Lemuria @ Great Scott 12.30.13

by Jackie Swisshelm (Journalism), published January 13th 2014

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Rumbling electric guitars and emo-tinged vocals lured in Allston indie rock fans at Great Scott on December 30th, as Holliston, MA quintet Save Ends kicked off the night’s show. Hardly visible behind the bottlenecked crowd facing the stage, singer and guitarist Christine Atturio checked sound over clinking bottles and pre-show chatter. Complimentary harmonies from vocalist Brendan Cahill soon joined her, along with loud guitar melodies and cymbal-driven drum beats, and soon Great Scott’s small bar was filled with intoxicated fans pumped with admiration for Save Ends’ pop-punk edge.

Though Atturio’s sugary vocals were sometimes lost beneath Cahill’s rough ones and the three guitars on stage, the band’s pure enthusiasm during their set was heartening, not to mention invigorating. Promoting tunes from their most recent full-length release on the Tiny Engines label, Cold Hands, Warm Hearts, Save Ends featured distinctive lyrics about life lessons, along with an unexpected rhythmic charge. Lined up against Lemuria, however, Save Ends’ sweet vs. rough harmonic rock seemed a little too obvious—definitely repetitious in this particular lineup.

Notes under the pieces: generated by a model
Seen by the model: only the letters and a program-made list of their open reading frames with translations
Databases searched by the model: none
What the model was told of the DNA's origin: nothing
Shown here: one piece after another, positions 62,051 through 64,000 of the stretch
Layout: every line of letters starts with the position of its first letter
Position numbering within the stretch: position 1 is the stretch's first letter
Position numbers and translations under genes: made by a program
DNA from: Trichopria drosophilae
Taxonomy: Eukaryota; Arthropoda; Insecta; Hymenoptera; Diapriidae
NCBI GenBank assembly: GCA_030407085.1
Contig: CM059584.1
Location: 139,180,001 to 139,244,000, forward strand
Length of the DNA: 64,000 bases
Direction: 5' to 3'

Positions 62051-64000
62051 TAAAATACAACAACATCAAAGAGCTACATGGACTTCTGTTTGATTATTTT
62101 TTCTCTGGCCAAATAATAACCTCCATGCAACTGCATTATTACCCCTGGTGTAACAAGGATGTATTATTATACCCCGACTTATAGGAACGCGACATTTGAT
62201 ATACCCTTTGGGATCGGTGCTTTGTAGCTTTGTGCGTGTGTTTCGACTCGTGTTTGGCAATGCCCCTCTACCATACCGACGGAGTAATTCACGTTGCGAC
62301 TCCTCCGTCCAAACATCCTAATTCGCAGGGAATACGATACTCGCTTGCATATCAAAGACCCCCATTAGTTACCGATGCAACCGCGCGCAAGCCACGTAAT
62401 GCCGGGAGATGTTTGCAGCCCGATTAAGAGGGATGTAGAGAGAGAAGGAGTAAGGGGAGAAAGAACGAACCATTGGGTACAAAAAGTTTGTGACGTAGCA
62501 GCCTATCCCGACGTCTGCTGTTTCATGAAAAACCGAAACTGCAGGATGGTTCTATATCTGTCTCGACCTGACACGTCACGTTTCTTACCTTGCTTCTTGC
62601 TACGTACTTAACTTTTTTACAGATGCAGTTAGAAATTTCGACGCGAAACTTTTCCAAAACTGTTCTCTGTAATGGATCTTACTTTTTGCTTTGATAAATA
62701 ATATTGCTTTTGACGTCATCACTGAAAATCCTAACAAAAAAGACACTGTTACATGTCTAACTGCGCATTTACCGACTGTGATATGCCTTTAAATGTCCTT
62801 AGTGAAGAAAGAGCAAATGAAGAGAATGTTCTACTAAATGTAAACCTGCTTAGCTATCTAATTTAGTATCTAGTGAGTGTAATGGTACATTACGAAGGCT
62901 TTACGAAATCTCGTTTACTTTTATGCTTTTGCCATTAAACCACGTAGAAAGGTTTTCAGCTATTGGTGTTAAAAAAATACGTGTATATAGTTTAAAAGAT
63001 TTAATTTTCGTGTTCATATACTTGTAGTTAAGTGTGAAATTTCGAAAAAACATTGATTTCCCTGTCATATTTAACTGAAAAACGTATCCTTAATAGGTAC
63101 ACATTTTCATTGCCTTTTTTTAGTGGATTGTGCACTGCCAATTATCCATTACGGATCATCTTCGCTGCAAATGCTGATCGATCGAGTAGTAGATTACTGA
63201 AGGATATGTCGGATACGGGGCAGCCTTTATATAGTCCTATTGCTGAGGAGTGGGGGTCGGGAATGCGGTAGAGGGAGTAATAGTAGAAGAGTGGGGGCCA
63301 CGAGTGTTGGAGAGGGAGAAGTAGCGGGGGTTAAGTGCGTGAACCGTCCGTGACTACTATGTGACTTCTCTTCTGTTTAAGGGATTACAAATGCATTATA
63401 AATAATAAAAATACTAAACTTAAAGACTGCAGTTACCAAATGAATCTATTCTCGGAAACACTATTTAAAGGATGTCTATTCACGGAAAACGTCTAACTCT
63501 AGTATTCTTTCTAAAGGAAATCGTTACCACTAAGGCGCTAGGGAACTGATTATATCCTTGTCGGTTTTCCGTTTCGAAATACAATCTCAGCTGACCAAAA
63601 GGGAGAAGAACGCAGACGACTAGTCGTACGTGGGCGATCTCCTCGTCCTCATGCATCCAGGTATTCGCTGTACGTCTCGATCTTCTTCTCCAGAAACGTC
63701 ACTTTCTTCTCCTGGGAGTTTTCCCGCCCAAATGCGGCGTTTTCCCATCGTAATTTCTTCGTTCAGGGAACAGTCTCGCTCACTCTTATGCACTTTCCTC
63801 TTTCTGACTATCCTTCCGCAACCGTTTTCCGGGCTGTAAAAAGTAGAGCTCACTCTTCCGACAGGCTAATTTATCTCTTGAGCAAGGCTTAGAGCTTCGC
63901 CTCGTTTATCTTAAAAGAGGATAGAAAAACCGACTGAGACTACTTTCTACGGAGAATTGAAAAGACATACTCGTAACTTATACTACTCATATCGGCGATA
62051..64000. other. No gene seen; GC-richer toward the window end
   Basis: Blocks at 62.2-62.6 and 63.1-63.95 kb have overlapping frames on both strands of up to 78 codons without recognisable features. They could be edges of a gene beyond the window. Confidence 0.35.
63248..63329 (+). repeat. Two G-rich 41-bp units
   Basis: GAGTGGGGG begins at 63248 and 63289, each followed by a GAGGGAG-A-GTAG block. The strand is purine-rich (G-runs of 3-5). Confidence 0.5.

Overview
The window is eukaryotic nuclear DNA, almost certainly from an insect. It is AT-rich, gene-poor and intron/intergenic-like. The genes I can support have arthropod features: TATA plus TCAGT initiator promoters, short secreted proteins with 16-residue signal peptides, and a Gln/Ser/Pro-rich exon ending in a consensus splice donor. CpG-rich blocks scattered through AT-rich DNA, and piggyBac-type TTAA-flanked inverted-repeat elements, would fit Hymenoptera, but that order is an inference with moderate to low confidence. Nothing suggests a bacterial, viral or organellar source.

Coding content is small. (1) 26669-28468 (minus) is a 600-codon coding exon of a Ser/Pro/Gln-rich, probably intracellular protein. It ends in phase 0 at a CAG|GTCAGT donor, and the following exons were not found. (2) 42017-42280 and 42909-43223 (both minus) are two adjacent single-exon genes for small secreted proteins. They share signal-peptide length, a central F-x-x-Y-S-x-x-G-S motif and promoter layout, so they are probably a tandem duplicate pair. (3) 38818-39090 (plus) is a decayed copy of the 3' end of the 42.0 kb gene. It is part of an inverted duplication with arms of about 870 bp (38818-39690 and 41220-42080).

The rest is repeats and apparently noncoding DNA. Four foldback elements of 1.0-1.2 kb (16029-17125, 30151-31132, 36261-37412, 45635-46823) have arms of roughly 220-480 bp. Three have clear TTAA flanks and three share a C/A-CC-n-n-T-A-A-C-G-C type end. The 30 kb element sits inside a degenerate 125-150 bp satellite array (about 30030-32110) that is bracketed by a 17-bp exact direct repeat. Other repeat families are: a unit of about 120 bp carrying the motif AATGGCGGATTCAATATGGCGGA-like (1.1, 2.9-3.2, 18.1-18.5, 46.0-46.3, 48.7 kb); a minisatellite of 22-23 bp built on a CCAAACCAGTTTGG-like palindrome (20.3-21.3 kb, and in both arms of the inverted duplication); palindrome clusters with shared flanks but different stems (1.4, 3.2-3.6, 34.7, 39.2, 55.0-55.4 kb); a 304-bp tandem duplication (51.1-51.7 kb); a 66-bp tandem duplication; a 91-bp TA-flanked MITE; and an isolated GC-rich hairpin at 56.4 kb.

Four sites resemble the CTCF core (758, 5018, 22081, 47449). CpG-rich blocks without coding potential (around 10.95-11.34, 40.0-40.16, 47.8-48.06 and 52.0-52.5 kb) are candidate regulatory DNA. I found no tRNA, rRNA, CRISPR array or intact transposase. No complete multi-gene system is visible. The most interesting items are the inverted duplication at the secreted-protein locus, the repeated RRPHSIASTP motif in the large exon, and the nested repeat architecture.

Second on stage was Sundials, an all-male trio from Richmond, VA. Their set, heavy on electric guitar and the whiney vocals that pop-punk is known for, had a compactness to it, though they sometimes verged on a 90s college rock sound. The band certainly played an energetic, distinguishing set alongside Save Ends and Lemuria, but overall they seemed like another punk band from the East Coast, with lyrics evidently trying to evoke a raw, melancholy scene and songs with predictable, short melodies.

Next, headliner Lemuria from Buffalo, NY, took the stage as an obvious crowd favorite. Beaming, Sheena Ozzella launched the triad’s set with ease and familiarity, as crowd members sang along loudly to songs from 2008’s Get Better as well as their 2013 LP The Distance Is So Big. Ozzella’s pure enthusiasm provoked the crowd to actually start dancing in the small venue, and to return her gloomy calls in songs like “Dogs.” Other throwbacks from Get Better included “Lipstick,” “Dog,” and “Pants.” The majority of their set, though, came from their more recent work – songs with minimal instrumentation that would blur into one another if not for Lemuria’s distinctly catchy, intricate drum kicks, poppy guitar riffs and punk bass lines. The contrast of Alex Kerns’ deep voice with Ozzella’s vulnerable one certainly works in the studio, but the same can’t be said about their sound in a venue with limited acoustic capabilities. Lemuria’s set also seemed abbreviated, and the crowd seemed to agree. After some short provocation, they returned to play a couple encore songs. “Mechanical,” an apparent old favorite, perhaps exemplified the band’s peak sound.

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